News / USA

Americans Want Smaller, More Efficient Government

Vera Roybal, right, of Las Vegas, reads flyers at a temporary employment agency table during a job fair in Las Vegas, where unemployment rate is 14.7 percent,  05 Oct 2010
Vera Roybal, right, of Las Vegas, reads flyers at a temporary employment agency table during a job fair in Las Vegas, where unemployment rate is 14.7 percent, 05 Oct 2010

Most of the 50 US states have struggled to close budget gaps by reducing public services, raising taxes or borrowing. A new study says Americans want leaner and more efficient government to deal with the budget crises. The survey shows that residents of five key US states share a sense of frustration and urgent desire to reform the budget process.

After the worst recession in 70 years and drastic drops in tax revenue, state governments are scrambling to balance their budgets. In California, lawmakers are working to close a 19 billion dollar shortfall. California governor Arnold Schwarzenegger last year imposed three-day-a-month furloughs on many state workers as a cost-cutting measure, and a court this week said that, despite a challenge by the workers, the measure is legal.

California was one of the five states in the survey, together with Arizona, Florida, Illinois and New York. Residents of each state face similar problems of high unemployment, a bleak real estate market and reduced tax revenues. Each has seen conflicting demands to raise taxes and save government programs, on one hand, or cut taxes and slash programs, on the other.

Susan Urahn of the Pew Center on the States says researchers see consistent responses from state to state on what the public wants. Four in ten respondents want smaller government, and even more are worried about waste.

"The real question is not how small or how large government ultimately should be, but how state leaders can demonstrate they are reducing waste, making government more efficient, and maximizing returns on taxpayer dollars," she said.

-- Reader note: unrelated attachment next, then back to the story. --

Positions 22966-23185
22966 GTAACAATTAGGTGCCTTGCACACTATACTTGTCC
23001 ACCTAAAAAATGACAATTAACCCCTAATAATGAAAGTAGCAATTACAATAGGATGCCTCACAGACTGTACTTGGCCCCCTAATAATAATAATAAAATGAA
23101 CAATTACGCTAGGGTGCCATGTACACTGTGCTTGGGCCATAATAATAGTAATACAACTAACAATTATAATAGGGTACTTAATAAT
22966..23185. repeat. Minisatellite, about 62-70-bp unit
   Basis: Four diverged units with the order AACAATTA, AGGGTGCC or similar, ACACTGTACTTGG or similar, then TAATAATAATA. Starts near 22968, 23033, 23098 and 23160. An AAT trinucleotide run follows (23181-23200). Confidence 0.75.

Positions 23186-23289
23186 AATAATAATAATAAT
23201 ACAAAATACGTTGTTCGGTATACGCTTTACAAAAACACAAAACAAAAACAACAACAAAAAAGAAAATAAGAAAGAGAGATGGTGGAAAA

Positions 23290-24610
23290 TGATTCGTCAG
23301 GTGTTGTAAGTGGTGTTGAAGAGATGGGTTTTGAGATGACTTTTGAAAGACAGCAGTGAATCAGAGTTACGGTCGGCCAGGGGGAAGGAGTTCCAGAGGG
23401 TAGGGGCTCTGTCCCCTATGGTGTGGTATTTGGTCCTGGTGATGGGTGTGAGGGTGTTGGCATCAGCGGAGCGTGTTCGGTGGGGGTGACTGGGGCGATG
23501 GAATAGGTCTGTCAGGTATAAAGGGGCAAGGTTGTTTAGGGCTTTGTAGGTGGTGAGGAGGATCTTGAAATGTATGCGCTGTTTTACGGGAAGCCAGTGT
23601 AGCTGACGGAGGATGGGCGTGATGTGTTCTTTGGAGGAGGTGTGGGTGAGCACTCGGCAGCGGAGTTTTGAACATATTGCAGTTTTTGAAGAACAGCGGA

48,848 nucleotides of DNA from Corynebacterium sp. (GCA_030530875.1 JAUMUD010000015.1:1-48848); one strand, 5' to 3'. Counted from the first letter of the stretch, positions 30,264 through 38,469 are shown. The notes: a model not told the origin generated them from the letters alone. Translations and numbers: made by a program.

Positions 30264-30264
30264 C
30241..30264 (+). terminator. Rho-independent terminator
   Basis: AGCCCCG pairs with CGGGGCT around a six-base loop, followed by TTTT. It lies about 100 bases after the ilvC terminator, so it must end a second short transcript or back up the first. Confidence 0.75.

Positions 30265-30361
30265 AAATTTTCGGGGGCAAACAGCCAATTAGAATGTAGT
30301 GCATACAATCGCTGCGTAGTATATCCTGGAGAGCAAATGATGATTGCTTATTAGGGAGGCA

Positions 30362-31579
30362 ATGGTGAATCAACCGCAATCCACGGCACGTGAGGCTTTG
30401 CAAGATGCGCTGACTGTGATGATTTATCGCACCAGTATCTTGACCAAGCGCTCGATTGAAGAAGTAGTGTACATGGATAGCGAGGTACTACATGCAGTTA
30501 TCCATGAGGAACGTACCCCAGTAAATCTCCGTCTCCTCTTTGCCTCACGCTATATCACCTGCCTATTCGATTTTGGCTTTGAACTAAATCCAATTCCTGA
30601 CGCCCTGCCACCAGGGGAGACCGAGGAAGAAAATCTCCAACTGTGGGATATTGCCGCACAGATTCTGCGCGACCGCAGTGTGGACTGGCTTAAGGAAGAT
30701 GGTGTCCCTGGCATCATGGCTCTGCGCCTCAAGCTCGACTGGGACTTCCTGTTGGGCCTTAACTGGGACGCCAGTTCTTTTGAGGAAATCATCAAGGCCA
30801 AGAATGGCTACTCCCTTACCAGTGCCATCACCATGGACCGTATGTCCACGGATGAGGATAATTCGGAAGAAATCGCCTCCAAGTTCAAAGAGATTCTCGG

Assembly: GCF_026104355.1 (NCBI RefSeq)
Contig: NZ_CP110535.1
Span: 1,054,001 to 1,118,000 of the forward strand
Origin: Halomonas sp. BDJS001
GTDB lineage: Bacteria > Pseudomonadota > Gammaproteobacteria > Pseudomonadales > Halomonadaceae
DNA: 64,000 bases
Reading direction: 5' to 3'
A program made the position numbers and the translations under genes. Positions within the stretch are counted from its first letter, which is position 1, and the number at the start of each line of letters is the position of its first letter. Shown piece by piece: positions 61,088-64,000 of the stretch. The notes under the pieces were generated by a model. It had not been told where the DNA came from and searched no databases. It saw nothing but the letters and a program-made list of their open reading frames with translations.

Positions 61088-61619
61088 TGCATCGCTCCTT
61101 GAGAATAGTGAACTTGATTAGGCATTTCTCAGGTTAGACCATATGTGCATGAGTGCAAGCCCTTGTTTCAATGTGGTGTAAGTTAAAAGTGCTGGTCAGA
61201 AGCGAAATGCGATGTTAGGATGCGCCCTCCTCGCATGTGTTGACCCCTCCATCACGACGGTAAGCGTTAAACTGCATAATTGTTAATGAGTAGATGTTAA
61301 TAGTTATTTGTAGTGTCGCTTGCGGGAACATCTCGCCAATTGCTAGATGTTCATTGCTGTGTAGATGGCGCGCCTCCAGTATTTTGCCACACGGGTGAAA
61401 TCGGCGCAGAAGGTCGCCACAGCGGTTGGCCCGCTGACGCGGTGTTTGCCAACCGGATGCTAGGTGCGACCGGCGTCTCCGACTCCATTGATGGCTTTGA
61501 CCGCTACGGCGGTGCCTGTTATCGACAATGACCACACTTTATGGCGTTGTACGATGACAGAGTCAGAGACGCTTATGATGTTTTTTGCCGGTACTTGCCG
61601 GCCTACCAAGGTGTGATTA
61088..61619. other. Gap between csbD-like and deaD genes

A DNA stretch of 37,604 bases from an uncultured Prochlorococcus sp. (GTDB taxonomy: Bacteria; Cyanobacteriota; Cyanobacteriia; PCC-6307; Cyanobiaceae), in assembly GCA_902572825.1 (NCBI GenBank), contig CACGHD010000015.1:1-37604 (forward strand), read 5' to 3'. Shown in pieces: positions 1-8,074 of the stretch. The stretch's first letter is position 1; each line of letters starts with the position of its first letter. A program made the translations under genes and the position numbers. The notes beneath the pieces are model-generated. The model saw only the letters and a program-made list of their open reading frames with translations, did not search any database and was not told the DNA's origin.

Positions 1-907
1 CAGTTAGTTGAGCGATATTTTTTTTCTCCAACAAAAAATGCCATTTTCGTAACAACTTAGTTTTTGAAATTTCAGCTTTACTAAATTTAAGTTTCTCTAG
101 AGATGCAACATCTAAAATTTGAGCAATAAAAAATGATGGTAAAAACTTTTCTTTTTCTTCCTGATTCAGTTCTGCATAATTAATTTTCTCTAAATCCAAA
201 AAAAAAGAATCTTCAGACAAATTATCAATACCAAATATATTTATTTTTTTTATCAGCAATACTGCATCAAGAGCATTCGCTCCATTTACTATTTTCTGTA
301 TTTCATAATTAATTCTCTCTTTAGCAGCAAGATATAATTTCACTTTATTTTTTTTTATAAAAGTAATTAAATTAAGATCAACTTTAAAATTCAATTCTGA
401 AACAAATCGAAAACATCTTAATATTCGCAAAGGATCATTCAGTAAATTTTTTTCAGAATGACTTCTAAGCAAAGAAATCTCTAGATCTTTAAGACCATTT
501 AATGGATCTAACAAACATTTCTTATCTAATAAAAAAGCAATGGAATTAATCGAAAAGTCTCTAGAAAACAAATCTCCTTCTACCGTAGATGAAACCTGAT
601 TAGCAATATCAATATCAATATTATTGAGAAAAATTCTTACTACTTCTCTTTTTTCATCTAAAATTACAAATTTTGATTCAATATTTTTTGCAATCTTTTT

The survey shows that spending cuts are the most popular way to bring budgets under control. But a majority of respondents are willing to pay higher taxes to preserve elementary and high school education, and health services.

Urahn says that schools, health and social services are, in reality, the biggest recipients of state dollars, so that shielding them from cuts will be difficult.

Mark Baldassare of the Public Policy Institute of California says respondents resist public borrowing, the passing of debt to future generations.

"When it comes to how to close their state's budget gap, more than two thirds of residents in all five states pick spending cuts first," he said. "They prefer tax increases second, and then borrowing."

Voters would like to raise taxes on alcohol, cigarettes and gambling, and also raise corporate taxes. But Baldassare says revenue from these sources would do little to close huge budget gaps.

The analysts say the public has a sense of urgency, but is not fully aware of the trade-offs needed to balance a public budget. They say political leaders have a lot of work to do in educating the public about the tough choices they face.

The analysts say that after the election in November, at least half of US states will have first-term governors who will face competing demands from a skeptical public over taxes and spending, and a rigid bottom line in their state budgets.

You May Like

Video On The Scene: In Gaza, Darkness Brings Dread and Death

Palestinians fear nighttime bombardment, VOA correspondent finds More